But what, you may ask, has all this to do with Easter? Well, everything, actually. When Jesus died on the cross, he suffered what is perhaps the most dehumanizing form of execution humanity has ever fashioned. And yet … hidden within that pitiful spectacle, another and more powerful force was at work that could not be put down or defeated: the strength of God’s love surging through him even in what appeared to be his utter defeat.
The physical Jesus dies on the cross, but the mystery is that the spirit within him did not stop loving us even then. In Jesus we find that God is not exhausted by what we do, even putting him to death. It turns out that we are powerless to change God’s mind, which is focused upon us purely for life and for mercy. So on the third day, the love that is the life-force of Jesus comes roaring back into the lives of those who had counted him as lost, simply because God cannot do otherwise.
And suddenly the picture comes clear: Jesus’ death on the cross is a bit like the cross-section that we might take of the trunk of a tree, where we can see and count the rings. But the cross-section gives us only an intimation of the whole picture: the veins we see there, running circularly around the tree, in fact also run longitudinally up and down the tree from bottom to top, just as God’s creative love runs through human history from beginning to end.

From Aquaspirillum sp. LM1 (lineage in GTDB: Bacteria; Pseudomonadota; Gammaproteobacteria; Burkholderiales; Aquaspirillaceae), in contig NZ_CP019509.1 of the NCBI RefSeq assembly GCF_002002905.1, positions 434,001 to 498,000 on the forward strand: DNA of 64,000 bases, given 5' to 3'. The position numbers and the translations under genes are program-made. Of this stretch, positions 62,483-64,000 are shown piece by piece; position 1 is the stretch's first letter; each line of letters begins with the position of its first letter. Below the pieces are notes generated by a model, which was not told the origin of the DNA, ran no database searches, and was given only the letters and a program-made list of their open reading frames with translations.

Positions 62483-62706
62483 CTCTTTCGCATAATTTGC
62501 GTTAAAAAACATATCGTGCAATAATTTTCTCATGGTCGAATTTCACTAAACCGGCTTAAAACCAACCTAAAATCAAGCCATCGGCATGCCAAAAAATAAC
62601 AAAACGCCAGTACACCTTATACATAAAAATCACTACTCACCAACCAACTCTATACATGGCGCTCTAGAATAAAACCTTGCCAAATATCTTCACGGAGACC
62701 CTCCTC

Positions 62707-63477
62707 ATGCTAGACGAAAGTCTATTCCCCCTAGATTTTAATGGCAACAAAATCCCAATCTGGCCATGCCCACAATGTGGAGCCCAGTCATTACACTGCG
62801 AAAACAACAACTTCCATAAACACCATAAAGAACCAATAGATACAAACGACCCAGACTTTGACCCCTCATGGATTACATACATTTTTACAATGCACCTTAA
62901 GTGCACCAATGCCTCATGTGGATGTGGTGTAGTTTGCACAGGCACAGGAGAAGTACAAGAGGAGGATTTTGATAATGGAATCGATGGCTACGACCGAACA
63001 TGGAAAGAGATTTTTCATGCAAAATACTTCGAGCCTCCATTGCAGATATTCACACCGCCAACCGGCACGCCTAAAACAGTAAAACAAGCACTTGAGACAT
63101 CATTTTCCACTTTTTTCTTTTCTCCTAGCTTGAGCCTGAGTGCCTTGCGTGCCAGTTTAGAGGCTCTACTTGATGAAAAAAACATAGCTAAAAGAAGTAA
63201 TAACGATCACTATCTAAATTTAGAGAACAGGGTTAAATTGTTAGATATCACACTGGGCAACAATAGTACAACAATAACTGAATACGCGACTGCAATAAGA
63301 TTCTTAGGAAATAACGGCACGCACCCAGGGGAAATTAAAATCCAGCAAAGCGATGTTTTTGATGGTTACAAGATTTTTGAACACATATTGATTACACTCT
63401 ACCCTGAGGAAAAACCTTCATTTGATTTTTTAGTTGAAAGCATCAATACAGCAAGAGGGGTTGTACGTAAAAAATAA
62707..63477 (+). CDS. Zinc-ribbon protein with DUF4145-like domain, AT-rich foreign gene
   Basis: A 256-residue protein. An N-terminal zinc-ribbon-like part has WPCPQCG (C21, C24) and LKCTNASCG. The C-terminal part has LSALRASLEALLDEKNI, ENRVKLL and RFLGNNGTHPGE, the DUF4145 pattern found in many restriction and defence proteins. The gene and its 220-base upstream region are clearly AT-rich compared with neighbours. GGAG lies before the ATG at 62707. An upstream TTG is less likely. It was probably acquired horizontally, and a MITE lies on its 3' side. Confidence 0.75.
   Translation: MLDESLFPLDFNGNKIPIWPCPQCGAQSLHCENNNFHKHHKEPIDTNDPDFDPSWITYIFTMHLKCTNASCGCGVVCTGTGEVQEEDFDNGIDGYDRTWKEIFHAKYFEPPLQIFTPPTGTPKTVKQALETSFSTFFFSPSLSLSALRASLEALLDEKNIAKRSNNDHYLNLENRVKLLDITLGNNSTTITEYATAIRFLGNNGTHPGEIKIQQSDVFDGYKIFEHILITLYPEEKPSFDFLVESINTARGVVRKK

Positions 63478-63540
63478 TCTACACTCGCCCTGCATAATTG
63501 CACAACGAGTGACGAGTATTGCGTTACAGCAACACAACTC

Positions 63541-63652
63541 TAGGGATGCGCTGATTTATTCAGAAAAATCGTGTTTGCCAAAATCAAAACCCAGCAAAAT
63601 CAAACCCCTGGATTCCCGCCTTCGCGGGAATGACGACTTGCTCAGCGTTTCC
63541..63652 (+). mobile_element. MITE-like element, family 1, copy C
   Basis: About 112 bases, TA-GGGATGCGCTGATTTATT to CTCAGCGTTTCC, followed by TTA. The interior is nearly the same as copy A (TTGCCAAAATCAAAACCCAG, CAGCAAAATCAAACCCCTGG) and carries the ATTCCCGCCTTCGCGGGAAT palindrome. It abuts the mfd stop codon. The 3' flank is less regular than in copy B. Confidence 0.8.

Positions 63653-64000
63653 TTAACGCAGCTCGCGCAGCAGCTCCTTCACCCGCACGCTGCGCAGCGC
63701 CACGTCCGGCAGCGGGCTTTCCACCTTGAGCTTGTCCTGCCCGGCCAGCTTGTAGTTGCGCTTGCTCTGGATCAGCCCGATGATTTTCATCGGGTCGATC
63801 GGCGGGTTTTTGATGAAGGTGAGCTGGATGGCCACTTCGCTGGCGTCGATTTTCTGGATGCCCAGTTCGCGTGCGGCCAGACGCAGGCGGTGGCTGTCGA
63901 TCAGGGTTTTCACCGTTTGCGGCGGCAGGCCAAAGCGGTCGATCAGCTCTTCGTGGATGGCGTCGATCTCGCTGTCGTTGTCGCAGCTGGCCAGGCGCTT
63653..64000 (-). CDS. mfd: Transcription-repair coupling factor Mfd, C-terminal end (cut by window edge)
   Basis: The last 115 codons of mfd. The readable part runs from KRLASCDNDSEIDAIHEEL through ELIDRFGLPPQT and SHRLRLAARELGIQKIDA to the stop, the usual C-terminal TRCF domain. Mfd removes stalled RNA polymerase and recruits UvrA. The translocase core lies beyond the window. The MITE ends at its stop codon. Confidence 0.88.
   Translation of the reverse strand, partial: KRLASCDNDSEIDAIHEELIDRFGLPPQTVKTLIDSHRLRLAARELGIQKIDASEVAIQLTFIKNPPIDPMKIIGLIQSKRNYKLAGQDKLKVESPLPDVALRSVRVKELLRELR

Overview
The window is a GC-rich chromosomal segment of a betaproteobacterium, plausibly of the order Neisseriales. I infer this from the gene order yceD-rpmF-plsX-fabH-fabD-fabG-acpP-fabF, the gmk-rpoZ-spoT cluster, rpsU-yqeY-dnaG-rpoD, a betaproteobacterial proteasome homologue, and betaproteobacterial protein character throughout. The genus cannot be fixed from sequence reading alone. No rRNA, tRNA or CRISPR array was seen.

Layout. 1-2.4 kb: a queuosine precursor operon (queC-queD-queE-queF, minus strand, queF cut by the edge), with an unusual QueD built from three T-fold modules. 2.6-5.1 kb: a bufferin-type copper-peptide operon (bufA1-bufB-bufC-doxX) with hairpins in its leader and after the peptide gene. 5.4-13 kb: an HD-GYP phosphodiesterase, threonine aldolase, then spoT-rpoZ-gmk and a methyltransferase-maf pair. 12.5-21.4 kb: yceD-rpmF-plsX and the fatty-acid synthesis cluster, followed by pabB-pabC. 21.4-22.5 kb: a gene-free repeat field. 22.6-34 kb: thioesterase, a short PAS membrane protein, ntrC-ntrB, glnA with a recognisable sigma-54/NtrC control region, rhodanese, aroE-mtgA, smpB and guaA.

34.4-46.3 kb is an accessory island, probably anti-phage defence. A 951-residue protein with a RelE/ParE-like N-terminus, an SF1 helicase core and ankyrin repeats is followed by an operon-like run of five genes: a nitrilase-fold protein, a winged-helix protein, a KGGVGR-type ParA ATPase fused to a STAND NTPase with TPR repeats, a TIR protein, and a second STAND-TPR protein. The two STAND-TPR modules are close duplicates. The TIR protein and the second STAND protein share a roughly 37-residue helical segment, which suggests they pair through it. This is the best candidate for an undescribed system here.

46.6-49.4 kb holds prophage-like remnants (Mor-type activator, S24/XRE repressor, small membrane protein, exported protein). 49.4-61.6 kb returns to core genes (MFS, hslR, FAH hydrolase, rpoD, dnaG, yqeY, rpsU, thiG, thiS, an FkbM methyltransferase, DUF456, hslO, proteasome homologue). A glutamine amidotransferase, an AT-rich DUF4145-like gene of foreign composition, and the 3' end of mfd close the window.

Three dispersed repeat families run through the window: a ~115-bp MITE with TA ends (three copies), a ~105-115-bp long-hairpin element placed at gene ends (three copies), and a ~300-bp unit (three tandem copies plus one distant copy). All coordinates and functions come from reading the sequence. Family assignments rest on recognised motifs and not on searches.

In the historical Jesus, we see only a cross-section of that love. At first, it seems to come to an end in his death, but then when that life and love reasserts itself in his resurrection, we realize that Jesus is not limited by historical time after all, but is the one about whom scripture says, “He is the Alpha and the Omega, the beginning and the end.” In short: Jesus’ resurrection is not a miraculous resuscitation of a human corpse, hard for us to imagine, but a revelation of the metaphysical constant of God’s love, wondrous for us to contemplate, radiating uninterrupted through the cosmos much like the elemental energy from the moment of creation.
And what has this to do with human dignity? Well, if God created us human beings in the divine image and likeness, it was to live in a reciprocal relationship, mirroring back to God the same love with which God loves us. When we look into the face of another human being therefore—no matter who or what they are—we see there nothing less than what God does: the likeness of God’s own self. And if it is God we see, then that person is truly holy, worthy of every dignity and respect we can bestow. To do anything else, is in effect to curse God. As Abraham Heschel put it, “To denigrate another human being, is to be blasphemous toward God.”